I didn’t receive the email you sent
I did get it but I couldn’t find it later
It was there, but not it”s not there
If any of these issues apply to you, please read on. Even if you don’t suffer from email inbox overload you may still get some value from this post, so sit back and read on.
The first rule of beating inbox overload is to have an empty inbox by the end of the day. This sounds hard to do, but I’ll show you a way later on. The second rule is to have a system in place for dealing with email that works for you. I’ll show you a way to do that as well. Finally, the third rule is to obey the other two rules.
To start off, you need to understand that most email that you receive is a call to action. Somebody, somewhere wants you to do something. Whether it’s a simple request for information or a request for you to buy a product, or a request for you to take action, you still need to do something with the email. The temptation to read, close and take no action is too great and often results in hundreds of emails being left in your inbox.
The problem gets intensified when you open your email client and find 20, 30 or more new messages mixed in with the ones already there. Clearly some sort of Triage is needed to make sense of the inbox. The first step in getting to an empty inbox is to sort the email that’s in there. In all modern desktop clients (Outlook, Outlook Express, Eudora, Thunderbird, Entourage, Apple Mail for example) and most modern web based clients (Microsoft Webmail, G-Mail, Yahoo, Comcast for example) you can click on the column headings in the Inbox to sort by that column. For example, click on the From heading to sort by an alphabetical list of the senders. This will group the mail in the box by sender, which is a great way to find things from people that you are expecting email from! Click the heading again and it will sort in reverse alphabetical order. Try this on your inbox right now. You can also sort by Subject and date received, both of which are great ways to to locate that email that you “didn’t receive” or can’t find now.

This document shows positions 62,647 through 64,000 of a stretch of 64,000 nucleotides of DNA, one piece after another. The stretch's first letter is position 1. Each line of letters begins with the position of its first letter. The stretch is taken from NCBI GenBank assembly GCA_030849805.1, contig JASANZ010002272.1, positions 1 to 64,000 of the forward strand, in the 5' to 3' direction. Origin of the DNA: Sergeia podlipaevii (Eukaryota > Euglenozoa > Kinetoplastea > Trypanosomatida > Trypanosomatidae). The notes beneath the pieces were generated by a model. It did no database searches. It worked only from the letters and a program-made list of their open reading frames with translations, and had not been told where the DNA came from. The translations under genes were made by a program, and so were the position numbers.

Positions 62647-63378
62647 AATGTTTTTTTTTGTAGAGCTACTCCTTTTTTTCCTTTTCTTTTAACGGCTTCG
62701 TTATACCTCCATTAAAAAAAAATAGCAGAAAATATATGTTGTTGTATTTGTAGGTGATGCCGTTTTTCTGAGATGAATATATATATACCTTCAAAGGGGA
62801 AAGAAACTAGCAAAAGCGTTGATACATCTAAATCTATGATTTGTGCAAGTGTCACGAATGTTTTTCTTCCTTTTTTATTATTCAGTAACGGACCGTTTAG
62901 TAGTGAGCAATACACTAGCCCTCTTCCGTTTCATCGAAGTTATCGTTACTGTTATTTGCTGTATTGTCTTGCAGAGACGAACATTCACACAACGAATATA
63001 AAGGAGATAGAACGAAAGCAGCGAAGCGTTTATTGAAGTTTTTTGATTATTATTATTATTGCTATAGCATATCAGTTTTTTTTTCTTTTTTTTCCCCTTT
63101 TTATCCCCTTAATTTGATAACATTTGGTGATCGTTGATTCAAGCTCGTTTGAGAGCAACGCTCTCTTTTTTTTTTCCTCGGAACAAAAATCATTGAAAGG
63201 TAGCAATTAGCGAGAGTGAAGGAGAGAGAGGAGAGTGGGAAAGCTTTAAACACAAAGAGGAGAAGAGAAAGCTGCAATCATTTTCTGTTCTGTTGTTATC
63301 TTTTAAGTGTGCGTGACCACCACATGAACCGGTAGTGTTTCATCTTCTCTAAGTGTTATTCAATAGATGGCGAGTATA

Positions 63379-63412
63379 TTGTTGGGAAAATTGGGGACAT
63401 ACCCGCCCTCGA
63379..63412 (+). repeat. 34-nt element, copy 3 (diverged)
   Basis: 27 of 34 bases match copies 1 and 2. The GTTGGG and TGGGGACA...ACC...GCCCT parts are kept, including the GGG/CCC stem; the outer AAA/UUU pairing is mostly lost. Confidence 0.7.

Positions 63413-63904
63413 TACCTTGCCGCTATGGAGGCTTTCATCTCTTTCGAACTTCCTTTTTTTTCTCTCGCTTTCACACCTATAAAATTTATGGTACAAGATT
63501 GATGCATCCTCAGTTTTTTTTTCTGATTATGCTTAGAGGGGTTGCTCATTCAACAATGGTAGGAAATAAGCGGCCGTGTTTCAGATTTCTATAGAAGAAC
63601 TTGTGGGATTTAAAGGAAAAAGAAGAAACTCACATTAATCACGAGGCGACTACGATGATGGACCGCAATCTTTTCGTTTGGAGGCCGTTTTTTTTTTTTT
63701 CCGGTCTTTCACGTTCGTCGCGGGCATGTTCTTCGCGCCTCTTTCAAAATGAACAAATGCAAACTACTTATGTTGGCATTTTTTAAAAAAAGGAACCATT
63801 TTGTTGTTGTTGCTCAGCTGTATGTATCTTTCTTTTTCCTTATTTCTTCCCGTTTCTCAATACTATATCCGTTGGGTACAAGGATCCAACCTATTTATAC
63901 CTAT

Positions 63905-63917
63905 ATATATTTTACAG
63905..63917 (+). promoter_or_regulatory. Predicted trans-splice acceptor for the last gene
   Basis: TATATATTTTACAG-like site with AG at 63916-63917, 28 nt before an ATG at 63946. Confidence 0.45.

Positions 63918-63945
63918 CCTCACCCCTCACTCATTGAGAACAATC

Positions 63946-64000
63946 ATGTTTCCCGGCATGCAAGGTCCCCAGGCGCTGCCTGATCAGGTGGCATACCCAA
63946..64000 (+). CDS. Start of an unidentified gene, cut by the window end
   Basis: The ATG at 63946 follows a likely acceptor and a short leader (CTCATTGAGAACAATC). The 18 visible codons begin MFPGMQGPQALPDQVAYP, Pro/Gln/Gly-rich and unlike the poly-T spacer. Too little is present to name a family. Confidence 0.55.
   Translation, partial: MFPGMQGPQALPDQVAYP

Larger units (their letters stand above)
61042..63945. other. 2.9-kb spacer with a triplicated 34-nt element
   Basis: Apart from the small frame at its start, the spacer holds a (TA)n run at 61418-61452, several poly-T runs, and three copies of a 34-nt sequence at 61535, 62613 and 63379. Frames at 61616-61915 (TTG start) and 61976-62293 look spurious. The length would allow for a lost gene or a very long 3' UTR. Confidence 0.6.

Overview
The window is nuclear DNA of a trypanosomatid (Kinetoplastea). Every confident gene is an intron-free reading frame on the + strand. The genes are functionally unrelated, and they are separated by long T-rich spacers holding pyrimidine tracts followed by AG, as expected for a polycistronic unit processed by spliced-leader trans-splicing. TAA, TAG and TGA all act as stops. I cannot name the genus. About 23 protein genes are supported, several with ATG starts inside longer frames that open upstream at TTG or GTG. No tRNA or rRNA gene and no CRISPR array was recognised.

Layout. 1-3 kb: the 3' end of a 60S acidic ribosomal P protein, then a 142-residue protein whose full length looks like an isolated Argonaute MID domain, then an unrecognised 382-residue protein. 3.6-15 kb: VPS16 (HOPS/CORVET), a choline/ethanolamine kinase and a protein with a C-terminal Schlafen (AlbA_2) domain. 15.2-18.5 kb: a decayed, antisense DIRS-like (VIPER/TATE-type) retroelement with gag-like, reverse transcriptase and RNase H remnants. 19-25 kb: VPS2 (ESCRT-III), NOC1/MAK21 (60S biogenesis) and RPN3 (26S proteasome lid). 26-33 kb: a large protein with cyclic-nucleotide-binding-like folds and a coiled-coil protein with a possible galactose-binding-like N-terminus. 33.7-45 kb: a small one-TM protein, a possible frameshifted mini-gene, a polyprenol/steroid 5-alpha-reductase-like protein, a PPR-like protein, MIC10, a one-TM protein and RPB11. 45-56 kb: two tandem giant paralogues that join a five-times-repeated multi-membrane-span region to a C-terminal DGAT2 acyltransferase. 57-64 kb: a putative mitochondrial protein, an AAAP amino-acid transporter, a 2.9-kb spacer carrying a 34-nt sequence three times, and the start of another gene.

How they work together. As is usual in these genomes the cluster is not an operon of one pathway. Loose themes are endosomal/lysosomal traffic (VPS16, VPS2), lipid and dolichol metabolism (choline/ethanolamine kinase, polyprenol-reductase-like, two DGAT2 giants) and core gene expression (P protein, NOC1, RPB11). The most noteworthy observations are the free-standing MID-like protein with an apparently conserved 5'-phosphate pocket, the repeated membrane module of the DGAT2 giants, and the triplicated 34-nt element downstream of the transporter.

Now that you have them sorted, let’s deal with them. Most email clients have a folder structure on the left side of your screen. What you want to do is to create some new folders in the structure that you can use to organize your email. I suggest that you create the following folders: Action, Later, Archive and one for each of your listings and and one for each of your Buyers. (Get some help if you aren’t sure how to do this)
Here is how you’ll use them. To start with, you have to be determined to get to a completely empty inbox. Begin by deleting every email that you know you don’t need to preserve. Don’t even read them. If they are junk or about things you don’t need to bother with, delete them. They will end up in your deleted items folder (Once a week run this process on your deleted items folder to catch any accidentally deleted items, and then empty that folder).
Next, respond to the emails that you can handle in less than 2 minutes. If it will take you longer than 2 minutes to respond, move the mail to one of the new folders that you just created based on the following rules: File the messages from your clients in their respective folders, then move emails that will take longer than 2 minutes to respond to into the Action folder. (Make a note on your to do list to get back to them). Finally, any emails that require some action in the future can be moved to the Later folder, with a corresponding notation in your to do list. You can get back to those folders when you have some spare time, but they won’t be cluttering you inbox and preventing you from being able to take action on the time sensitive email that arrives.
That’s it; your Inbox is now empty! Do this each day before you end your day and you won’t be suffering from email inbox overload anymore, and you’ll have the benefit of knowing that you aren’t missing any important emails.